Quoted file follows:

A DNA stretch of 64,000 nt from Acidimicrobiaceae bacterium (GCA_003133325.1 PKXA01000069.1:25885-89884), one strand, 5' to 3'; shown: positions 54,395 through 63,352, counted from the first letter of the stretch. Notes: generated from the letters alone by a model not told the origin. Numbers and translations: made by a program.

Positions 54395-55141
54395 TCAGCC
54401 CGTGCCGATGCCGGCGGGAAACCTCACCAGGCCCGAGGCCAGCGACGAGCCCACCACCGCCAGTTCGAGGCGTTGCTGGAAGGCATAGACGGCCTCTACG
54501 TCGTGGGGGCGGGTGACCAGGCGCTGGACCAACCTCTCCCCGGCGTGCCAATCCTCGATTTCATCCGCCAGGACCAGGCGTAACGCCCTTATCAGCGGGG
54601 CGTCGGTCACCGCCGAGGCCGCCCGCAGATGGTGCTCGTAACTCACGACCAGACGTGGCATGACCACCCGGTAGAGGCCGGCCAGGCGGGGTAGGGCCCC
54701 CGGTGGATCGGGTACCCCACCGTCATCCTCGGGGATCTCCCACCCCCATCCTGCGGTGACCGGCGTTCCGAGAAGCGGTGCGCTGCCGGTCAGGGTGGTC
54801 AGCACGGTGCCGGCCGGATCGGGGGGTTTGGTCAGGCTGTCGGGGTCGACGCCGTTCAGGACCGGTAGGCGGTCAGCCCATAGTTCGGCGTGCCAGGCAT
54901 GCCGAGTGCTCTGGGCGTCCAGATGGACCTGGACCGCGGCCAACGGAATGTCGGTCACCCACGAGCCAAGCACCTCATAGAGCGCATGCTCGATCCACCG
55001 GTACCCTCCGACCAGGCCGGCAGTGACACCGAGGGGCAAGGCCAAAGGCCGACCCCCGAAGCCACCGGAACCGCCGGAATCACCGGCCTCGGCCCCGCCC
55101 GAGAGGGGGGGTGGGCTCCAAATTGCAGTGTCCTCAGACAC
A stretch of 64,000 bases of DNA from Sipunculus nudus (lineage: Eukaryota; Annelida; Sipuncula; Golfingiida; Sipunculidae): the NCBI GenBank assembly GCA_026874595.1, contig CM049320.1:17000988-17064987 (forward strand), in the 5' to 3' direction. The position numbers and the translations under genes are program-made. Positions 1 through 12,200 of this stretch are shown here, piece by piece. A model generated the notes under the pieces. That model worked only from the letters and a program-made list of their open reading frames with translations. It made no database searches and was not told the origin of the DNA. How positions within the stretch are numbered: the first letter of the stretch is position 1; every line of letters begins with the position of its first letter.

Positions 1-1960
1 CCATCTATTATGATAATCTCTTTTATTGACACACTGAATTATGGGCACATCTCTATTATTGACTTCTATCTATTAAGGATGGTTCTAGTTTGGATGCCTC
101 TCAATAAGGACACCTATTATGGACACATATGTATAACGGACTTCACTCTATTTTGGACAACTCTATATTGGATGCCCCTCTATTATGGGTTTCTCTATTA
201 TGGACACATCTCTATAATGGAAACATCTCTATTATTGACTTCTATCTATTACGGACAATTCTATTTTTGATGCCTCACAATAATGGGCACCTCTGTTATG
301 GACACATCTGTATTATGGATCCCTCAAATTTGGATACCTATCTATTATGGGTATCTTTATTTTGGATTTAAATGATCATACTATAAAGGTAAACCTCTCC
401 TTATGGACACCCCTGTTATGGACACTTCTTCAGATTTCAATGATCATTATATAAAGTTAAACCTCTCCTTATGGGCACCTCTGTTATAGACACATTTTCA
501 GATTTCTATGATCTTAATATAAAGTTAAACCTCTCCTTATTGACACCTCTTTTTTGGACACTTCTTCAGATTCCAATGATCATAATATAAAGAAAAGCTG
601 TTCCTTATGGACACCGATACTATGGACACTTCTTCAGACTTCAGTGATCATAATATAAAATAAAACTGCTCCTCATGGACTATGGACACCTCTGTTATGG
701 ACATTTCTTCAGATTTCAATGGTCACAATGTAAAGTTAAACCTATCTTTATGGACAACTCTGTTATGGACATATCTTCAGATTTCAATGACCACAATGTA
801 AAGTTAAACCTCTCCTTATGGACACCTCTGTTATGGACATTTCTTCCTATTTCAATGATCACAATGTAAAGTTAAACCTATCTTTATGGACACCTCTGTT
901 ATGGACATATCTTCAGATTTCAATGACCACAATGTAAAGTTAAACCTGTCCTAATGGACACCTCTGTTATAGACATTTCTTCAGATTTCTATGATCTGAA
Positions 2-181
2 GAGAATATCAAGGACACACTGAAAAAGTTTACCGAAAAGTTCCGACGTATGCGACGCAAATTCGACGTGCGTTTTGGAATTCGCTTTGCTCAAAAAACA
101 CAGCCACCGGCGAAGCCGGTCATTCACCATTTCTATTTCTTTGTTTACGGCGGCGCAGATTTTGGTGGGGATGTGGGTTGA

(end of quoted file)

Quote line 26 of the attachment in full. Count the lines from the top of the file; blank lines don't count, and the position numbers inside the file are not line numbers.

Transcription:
101 CAGCCACCGGCGAAGCCGGTCATTCACCATTTCTATTTCTTTGTTTACGGCGGCGCAGATTTTGGTGGGGATGTGGGTTGA